But if such was the dress of gentlemen to please the strange taste of the maiden queen, that of this famous queen herself, as evidenced by her numerous portraits, has nothing like it in all the annals of fashion. In an early portrait of Elizabeth we have her dressed in a costume very little different to that of a man. Over her gown or doublet she wore a coat with the enormous shoulder-points standing up six inches, and with a close upright collar completely enveloping her neck, and surmounted by a ruff; her coat cut and slashed all over, and on her head a round hat, pulled down to a peak in front, and thickly jewelled. Stubbs, alluding to this particular fashion, says, "The women have doublets and jerkins as the men have, buttoned up to the breast, and made with wings, welts, and pinions on the shoulder points, as men's apparel in all. respects.... Yet they blush not to wear it."

But it was about the middle of her reign that Elizabeth introduced that astounding style of dress in which she figures in most of her portraits, and in which the body was imprisoned in whalebone to the hips; the partlet or habit-shirt, which had for some time been in use, and covered the whole bosom to the chin, was removed, and an enormous ruff, rising gradually from the front of the shoulders to nearly the height of the head behind, encircled the wearer like the enormous wings of some nondescript butterfly. In fact, there was ruff beyond ruff; first, a crimped one round the neck like a collar; and then a round one standing up from the shoulders behind the head; and, finally, the enormous circular fans towering high and wide. The head of the queen is seen covered with one of her eighty sets of false hair, and hoisted above that a jaunty hat, jewelled and plumed.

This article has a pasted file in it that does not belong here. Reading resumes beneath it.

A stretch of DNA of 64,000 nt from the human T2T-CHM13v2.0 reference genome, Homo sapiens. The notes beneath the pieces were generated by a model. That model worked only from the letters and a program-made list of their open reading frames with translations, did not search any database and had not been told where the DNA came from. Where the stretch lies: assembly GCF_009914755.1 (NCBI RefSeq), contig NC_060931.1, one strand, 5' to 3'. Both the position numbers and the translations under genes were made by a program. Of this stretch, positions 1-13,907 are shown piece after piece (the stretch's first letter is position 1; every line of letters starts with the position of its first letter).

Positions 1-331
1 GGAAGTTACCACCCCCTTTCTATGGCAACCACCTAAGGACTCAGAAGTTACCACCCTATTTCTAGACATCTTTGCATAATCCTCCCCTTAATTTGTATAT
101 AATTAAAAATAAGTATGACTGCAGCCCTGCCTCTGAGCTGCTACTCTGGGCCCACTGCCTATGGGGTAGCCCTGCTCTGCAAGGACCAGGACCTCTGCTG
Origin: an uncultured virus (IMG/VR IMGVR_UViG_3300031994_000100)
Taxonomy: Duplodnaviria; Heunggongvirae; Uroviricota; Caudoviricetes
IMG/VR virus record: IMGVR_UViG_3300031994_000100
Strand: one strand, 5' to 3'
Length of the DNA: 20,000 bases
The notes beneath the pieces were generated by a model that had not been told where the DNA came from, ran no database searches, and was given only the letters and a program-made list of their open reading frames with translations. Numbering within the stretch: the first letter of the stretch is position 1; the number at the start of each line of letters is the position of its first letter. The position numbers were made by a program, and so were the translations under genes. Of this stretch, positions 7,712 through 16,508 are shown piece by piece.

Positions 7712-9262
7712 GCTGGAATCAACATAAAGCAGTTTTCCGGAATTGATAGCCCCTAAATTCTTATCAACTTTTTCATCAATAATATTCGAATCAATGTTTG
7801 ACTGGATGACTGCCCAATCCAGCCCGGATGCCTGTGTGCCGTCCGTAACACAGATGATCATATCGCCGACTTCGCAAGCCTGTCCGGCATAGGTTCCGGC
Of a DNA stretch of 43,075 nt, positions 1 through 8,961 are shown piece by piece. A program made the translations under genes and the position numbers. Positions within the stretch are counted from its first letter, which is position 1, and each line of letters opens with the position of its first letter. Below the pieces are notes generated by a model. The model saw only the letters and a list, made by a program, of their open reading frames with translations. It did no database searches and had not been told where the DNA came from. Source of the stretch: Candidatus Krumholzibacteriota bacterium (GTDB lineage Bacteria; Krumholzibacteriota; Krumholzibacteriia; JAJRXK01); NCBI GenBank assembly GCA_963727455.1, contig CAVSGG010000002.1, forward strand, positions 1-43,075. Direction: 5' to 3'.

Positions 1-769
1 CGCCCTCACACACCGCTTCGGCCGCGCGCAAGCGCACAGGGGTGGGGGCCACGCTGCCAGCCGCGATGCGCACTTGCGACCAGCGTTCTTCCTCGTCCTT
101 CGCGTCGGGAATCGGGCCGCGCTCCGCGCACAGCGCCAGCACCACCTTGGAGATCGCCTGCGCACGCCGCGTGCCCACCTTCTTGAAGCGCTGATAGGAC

In order to enable this monstrous expanse of ruff to support itself, it was necessary to resort to starch, and, as Stubbs tells us, also to a machinery of wires "erected for the purpose, and whipped all over with gold thread, silver, or silk." This was called a "supportasse, or underpropper." The queen sent to Holland for women skilled, in the art of starching; and one Mistress Dingham Vander Plasse came over and became famous in the mystery of tormenting pride with starch. "The devil," says Stubbs, "hath learned them to wash and dress their ruffs, which, being dry, will then stand inflexible about their necks."